- Help your child calm down about half an hour before bedtime by telling him stories and directing him to calm activities.
- Be gentle but firm when your child protests.
- Keep the bedroom quiet, comfortable, and suitable for sleep, for example, by using dim lighting.
- A calming music can be comforting.
- Transitional objects (such as a blanket or a stuffed animal) often become important at this age.
3. Baby sleep; the importance of sleep and naps
- Sleep is necessary for the physical and psychological health of your infant.
- It allows your infant to retain the learning he is doing.
- The growth hormone released during sleep allows him to grow.
4. Baby sleep; the environment for good sleep
To promote good sleep, the environment is important. Here are the elements to consider:
- The bedroom should be a quiet place away from the noise.
- The ideal temperature is around 18-20 ° C.
- The humidity level must be less than 50%.
- The Canadian Pediatric Society recommends that your infant sleep in your room for the first 6 months of life.
- The bedroom and the bed must be associated with sleep.
-The baby bed must meet safety standards.
- For his safety, your infant should sleep in a crib, not in your bed, to prevent Sudden Infant Death Syndrome or accidental death while sleeping.
- Your infant should be comfortable and feel secure in the bedroom.
- The mattress should be firm.
- There should not be a heavy blanket, pillow, or object in the bed that could interfere with his breathing or injure him.
- You can dress your infant in a sleepwear and swaddle him with a light blanket. Make sure he doesn't have too much hot. The body needs to lower its temperature to sleep.
- Lay your infant on his back. However, as soon as he turns alone, it is no longer necessary to put him on his back. He can choose his position.
- At home, your infant should ideally sleep in the same bed during naps and at night.
- Allow your infant to live in an environment free from smoke for his health and to prevent sudden infant death syndrome.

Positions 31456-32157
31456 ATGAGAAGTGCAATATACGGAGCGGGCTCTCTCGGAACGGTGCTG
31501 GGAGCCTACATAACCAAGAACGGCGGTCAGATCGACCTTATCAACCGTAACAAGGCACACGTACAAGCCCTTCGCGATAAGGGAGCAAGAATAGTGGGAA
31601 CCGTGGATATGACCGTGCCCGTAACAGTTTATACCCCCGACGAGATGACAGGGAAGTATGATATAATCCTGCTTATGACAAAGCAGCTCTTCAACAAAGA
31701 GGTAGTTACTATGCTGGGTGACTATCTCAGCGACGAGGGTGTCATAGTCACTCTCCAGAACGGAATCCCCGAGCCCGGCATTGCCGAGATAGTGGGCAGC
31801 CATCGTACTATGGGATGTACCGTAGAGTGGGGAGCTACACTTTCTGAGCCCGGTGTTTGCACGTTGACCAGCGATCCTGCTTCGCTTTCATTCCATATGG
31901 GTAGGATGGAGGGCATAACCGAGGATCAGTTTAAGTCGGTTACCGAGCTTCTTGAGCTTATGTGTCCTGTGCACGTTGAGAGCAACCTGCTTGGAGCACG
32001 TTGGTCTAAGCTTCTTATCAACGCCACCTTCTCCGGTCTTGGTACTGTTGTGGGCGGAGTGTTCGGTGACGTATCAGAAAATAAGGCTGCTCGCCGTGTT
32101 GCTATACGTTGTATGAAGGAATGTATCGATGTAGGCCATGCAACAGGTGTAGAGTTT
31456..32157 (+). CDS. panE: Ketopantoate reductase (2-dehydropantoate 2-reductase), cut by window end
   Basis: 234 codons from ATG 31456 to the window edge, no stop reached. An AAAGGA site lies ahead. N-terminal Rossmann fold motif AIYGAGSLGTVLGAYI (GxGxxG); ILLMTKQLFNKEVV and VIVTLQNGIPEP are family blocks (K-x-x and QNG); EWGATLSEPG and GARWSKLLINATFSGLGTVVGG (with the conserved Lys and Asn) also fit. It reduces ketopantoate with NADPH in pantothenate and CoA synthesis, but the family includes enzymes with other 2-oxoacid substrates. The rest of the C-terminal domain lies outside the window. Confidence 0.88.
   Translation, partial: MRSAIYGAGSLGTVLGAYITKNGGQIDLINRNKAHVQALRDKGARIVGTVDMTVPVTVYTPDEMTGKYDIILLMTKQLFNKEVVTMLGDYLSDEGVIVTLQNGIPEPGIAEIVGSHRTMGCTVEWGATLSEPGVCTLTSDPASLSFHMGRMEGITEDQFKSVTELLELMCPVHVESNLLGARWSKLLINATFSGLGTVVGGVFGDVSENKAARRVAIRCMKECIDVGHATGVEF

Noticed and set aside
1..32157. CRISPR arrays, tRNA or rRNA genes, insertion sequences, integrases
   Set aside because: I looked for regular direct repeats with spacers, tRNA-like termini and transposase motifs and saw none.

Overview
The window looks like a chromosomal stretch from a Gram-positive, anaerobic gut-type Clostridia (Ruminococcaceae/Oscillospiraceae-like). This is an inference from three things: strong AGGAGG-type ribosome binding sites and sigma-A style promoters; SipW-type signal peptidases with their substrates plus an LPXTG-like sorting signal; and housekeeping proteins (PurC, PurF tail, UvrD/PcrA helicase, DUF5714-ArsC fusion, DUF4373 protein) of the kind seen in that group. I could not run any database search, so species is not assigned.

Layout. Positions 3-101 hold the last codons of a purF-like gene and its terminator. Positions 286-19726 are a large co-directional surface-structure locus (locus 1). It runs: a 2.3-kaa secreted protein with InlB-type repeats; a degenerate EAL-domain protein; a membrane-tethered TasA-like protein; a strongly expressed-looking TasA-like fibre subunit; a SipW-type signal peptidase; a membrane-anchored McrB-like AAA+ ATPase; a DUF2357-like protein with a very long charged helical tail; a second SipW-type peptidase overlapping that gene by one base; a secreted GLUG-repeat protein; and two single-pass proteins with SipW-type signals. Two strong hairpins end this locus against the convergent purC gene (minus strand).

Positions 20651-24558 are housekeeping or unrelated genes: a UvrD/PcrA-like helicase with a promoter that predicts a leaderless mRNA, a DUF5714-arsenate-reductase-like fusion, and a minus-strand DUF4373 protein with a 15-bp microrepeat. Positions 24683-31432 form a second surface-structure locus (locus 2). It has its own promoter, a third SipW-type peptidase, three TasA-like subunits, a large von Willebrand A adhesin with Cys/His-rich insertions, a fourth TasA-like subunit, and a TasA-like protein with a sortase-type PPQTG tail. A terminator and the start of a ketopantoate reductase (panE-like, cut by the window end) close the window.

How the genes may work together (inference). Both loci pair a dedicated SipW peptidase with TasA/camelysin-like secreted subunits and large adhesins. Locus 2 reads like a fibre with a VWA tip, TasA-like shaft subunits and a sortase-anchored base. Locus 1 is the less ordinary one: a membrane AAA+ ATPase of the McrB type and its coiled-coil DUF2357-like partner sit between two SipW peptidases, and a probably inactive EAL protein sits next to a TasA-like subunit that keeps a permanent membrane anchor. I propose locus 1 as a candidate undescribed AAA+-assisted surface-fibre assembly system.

5. Baby sleep; what are the baby's sleep problems?
There are different types of insomnia and sleep-onset disorders:
Very early insomnia:
Awakenings are very frequent during the first weeks of life. These very early insomnias are characterized by:
- Great boisterous insomnia: the child cries and cries.
- Insomnia with intense motor activities often of the "self-aggressive" type. The baby swings, rub certain parts of the body, scratches, bumps, screams ...
- Great silent insomnia: the baby's eyes are wide open most of the day and night.
6. Baby sleep; what if my child regularly has difficulty falling asleep?
Some children have difficulty falling asleep alone and may stay awake for long periods of time. This can be due to spending too long in front of a screen before bed or by the caffeine in soft drinks and energy drinks.
If your child uses screens for long periods, try to limit screen time or exclude it from their routine.
Do not give your child to eat or drink products that contain caffeine.
Encourage relaxing activities before bed, such as reading, listening to quiet music, or having a calm conversation with your child about their day while you are lying in bed with them.
If these things aren't responsible for your child's sleep problems, talk to your doctor about other ways to help them fall asleep on their own.
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Originally published on Live Positively.